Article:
Vines do more than add beauty to a garden or landscape. Some vines prevent soil erosion and enhance the soil. Among them are vinca minor, English ivy, pachysandra procumbens and partridgeberry.
Over time this evergreen plant, also known as periwinkle, creates dense carpets of flowers and leaves from multi-directional runners that root into the soil and keep it from eroding. It spreads mainly quickly in the land that is well-drained, moist and rich and thrives more in partial shade than it does in full sunlight. In spring periwinkle produces masses of lilac-blue flowers that keep blooming well into the summer.
English ivy is a woody vine that can grow as small as 6 inches or as tall as 90 feet as it muffles the sides of buildings, arbors, and pergolas. It is built almost exclusively for its foliage, and many people have never seen ivy flowers or fruit. Like vinca minor, it does well in deep shade,e and its roots are thick enough to prevent erosion on the banks of rivers and streams.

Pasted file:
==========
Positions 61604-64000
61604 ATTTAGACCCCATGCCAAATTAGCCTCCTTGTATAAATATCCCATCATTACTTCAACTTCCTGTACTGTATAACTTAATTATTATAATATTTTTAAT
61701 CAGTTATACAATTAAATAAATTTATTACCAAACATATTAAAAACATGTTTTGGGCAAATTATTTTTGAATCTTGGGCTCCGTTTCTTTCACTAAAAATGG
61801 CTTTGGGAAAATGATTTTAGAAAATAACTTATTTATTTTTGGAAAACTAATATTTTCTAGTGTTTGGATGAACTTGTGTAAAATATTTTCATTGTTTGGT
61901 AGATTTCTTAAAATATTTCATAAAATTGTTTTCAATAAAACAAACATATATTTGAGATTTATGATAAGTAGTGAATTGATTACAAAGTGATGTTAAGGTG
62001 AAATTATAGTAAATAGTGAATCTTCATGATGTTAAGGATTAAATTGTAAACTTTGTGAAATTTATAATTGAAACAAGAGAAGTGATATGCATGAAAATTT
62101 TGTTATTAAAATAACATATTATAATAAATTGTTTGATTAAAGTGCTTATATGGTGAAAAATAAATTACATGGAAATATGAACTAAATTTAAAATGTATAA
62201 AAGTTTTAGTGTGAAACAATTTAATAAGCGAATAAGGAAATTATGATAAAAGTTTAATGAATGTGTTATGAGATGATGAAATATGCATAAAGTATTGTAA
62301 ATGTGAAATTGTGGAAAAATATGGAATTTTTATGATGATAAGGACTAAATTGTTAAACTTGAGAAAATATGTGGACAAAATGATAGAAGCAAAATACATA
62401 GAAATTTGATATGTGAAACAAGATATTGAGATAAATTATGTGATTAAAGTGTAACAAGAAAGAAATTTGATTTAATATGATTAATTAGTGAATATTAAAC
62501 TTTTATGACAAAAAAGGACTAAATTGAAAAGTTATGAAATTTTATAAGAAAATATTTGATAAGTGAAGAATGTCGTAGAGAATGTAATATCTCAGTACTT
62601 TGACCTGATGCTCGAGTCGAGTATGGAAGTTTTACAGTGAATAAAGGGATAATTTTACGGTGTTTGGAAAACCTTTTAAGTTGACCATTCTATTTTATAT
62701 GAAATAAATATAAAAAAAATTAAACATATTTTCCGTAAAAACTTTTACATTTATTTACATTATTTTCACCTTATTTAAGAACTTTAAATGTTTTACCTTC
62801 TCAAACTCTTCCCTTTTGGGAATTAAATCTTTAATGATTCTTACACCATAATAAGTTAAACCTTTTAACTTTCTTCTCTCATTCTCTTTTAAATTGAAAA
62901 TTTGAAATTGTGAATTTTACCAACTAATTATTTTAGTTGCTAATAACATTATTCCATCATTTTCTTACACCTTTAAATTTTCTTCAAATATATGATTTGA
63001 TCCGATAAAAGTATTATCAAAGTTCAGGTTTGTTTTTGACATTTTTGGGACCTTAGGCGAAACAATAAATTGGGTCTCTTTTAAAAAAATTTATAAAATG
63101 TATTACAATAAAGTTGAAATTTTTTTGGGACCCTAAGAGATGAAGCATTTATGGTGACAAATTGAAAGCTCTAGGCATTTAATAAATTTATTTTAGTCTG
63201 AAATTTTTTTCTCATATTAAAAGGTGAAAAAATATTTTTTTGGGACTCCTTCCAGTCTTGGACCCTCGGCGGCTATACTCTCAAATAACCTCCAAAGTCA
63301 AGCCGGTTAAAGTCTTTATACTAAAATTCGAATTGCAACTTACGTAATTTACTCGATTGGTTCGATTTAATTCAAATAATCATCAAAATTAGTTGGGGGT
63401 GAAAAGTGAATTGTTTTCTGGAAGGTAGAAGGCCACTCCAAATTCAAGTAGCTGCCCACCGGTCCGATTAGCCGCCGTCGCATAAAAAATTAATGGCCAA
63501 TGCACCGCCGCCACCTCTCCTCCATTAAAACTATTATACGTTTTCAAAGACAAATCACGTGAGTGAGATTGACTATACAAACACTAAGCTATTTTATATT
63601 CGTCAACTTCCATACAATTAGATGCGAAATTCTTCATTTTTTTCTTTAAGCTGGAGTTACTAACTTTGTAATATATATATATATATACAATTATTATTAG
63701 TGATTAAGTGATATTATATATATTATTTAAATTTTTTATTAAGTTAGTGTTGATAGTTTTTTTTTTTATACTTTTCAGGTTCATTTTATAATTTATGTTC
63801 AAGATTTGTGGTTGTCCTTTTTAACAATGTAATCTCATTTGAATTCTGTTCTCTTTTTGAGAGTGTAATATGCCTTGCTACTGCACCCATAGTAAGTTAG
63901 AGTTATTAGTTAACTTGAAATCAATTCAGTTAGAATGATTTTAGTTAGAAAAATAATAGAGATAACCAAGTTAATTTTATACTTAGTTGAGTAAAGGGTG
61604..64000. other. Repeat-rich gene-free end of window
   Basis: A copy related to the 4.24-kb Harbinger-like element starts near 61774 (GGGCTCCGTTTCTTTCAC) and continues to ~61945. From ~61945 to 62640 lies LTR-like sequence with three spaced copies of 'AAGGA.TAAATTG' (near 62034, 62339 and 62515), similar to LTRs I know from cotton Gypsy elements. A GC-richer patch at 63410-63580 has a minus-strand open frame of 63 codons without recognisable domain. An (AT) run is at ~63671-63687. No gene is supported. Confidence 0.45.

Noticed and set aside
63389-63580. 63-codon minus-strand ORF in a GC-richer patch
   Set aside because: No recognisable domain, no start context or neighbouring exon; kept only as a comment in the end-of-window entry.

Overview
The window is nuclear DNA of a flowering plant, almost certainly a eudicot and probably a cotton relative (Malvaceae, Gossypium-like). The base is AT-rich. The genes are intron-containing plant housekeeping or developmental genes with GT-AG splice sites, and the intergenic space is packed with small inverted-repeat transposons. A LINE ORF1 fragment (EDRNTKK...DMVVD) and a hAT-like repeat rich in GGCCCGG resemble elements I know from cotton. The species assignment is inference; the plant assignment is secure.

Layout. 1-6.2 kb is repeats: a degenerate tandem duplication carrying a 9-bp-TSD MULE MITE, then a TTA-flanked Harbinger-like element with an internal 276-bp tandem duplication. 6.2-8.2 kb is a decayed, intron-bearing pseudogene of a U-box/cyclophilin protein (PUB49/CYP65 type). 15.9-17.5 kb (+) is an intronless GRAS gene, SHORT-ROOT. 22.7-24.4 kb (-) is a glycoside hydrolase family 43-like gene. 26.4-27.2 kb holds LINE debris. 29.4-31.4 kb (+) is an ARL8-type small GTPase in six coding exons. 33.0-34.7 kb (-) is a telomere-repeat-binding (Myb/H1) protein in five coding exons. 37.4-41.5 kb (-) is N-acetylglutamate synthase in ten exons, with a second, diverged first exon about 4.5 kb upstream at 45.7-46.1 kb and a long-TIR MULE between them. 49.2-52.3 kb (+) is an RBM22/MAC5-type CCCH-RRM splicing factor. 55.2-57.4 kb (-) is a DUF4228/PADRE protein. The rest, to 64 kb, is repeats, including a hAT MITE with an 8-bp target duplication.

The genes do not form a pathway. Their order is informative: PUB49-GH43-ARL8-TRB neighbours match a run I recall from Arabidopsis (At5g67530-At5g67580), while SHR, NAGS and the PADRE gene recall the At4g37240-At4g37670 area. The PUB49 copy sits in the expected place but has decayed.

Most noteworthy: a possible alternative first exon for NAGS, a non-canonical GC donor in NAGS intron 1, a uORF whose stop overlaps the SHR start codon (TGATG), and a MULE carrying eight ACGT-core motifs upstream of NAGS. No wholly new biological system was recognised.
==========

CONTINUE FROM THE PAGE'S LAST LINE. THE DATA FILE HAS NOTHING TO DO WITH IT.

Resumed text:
This spreading plant creates dense carpets of leaves beneath trees and shrubs. P. procumbens, also called Allegheny pachysandra, grows six to 12 inches tall and spreads 12 inches wide. Its leaves are evergreen in warmer climates and provide interest with their purple or gray mottling on blue, green background. The flowers, borne on spikes in the spring, are white or pink. It too is shade-loving, and its roots prevent erosion.
This is a trailing vine with fragrant, white, tube-shaped flowers that arrive in June to July. It too loves the shade, grows in acidic soil and sends its root deep enough into the ground to keep it stable on hills and banks. The flowers eventually give way to a red, edible fruit that is supposed to be favored by partridges, another gamefowl, and some small mammals.